Earlier this month, Netflix made history with its original series “House of Cards” by garnering nine Emmy nominations, including best drama series – the first time that television’s leading award has recognized a program delivered exclusively online. Many media outlets interpreted this nomination to mean that we had finally ushered in the Internet television era now that an increasing number of consumers access programming through the Internet. Just a week after the Emmy nominations, the House Judiciary Committee held the first of a series of hearings to better understand the role of copyright and technology. During the first hearing entitled “Innovation in America: The Role of Copyrights,” the committee heard from the content community. While there was some recognition of the Internet’s benefits to users, the call for stronger copyright protection dominated the discussion.
In ending the contentious SOPA/PIPA debate, Congress has already considered and rejected the attempt to impose broad new regulations on the Internet industry, which now accounts for 21 percent of GDP growth. Despite claims from the content community that stronger copyright protection reduces piracy and allows creative industries to thrive, statistics show something else. In a 2011 study, Booz & Co. found that overly aggressive copyright laws harm investment and weaken the economy. Rather, balanced copyright protection and exceptions advance innovation and creativity, and stimulate the growth of the $4.2 trillion Internet economy.
That debate served as a jumping off point for bilateral conversations between the content community and the Internet industry. As the Judiciary Committee prepares for its second hearing this week, we must continue to recognize that the old lines and divisions that once separated content and Internet companies have blurred or vanished entirely; Internet companies are now in the content creation business. Like Netflix, Internet companies such as Google, Amazon, and Yahoo! have invested heavily in original content, creating new opportunities for writers, directors and actors.
In today’s digital economy, significant changes have occurred in the marketplace as the Internet industry and Hollywood are collaborating in new and unexpected ways.
Internet companies and a vast majority of content creators are in agreement that the United States must maintain a balanced copyright system that protects rights holders without limiting the Internet's ability to innovate and grow the economy. Such win-win outcomes have been plentiful in recent years:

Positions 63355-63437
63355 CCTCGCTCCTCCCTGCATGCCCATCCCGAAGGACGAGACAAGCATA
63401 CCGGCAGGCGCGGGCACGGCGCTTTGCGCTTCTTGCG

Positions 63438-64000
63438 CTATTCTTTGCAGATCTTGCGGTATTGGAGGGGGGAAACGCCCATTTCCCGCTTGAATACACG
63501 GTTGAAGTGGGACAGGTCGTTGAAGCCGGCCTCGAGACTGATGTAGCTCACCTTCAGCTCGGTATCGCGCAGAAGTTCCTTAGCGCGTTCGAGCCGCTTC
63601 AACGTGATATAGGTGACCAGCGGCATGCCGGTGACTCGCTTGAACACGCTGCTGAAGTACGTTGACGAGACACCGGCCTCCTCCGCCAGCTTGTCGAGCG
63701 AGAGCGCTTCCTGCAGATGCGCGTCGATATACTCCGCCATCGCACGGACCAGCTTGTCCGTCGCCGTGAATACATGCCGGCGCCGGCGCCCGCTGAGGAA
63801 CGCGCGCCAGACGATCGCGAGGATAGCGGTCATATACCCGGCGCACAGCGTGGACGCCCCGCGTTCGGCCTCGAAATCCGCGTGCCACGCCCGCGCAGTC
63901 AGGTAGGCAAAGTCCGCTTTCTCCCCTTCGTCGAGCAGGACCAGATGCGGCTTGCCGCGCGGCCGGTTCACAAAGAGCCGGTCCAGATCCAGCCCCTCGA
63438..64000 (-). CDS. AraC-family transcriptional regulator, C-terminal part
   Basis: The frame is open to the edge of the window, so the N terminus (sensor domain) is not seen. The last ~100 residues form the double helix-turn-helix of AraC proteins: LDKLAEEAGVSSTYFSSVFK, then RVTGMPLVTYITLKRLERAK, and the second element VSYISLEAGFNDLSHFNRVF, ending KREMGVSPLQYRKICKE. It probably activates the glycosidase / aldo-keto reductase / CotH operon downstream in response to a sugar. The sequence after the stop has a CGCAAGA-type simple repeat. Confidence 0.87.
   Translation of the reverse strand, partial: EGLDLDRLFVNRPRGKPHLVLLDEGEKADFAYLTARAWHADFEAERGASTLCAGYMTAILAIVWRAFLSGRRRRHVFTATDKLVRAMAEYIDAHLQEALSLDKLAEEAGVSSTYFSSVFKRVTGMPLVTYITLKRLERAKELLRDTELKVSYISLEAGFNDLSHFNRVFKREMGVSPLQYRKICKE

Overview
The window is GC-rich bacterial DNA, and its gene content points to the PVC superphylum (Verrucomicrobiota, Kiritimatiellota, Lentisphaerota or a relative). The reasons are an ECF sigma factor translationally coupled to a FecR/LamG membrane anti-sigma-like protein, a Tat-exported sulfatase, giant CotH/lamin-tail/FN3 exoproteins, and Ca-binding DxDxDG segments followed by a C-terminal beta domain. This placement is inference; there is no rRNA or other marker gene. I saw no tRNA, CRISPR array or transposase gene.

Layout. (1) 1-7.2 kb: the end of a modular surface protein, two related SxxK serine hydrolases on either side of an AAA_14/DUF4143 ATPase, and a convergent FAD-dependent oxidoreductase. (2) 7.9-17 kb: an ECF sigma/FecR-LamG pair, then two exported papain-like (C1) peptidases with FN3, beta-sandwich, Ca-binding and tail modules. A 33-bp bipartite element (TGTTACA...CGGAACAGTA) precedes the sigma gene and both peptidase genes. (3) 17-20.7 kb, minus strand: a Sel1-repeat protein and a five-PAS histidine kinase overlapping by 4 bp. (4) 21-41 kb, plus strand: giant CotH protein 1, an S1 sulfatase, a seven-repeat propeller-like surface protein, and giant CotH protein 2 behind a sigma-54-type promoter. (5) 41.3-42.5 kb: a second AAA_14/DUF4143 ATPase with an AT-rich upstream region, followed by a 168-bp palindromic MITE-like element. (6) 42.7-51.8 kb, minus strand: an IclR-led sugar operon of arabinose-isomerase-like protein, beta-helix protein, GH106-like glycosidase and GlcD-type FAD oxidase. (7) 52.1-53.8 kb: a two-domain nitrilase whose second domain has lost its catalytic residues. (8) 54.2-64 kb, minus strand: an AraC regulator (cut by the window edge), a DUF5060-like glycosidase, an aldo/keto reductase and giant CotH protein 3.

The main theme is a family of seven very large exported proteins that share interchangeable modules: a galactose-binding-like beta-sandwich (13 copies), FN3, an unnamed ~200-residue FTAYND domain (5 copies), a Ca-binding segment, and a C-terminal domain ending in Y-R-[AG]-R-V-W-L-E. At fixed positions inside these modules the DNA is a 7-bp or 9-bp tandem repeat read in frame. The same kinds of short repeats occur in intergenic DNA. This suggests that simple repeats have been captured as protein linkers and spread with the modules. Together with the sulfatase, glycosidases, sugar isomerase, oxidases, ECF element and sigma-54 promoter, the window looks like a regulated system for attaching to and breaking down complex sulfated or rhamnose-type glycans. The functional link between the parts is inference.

*YouTube’s Content ID, which is used by major U.S. music publishers, record labels, network broadcasters, and movie studios on a daily basis, allows rightholders to categorize their content on YouTube. The technology instantly identifies the content and affords rightsholders the opportunity to monetize their work;
*The Motion Picture Association of America and ISPs entered into a Memorandum of Understanding to implement a Copyright Alert System, under which some ISPs have agreed to alert customers, up to six times, when it appears their accounts are used for illegal downloading;
*Payment processors have entered into an agreement with rightsholders to implement voluntary best practices to terminate payment processing for websites that engage in widespread unauthorized dissemination of copyrighted works.
The market is working. Internet companies are introducing new and improved, innovative products that not only enrich consumers’ viewing experiences but also protect rights holders. The notion that Internet companies and content creators are strongly divided is outdated and inaccurate. Our industries are converging, and we are working together to safeguard copyright protections while ensuring that enforcement never curtails creativity and innovation.
Recently, the National Research Council of the National Academies released a study where it found that the copyright debate lacks independent empirical research to properly inform the debate. This lack of information coupled with the budding relationship between the content community and Internet companies should serve as the basis for a comprehensive review of our copyright system.
Consumers crave online content that is creative and cutting edge. Our current copyright system allows for continued innovation, benefitting both creators and consumers.
Beckerman is president and CEO of The Internet Association.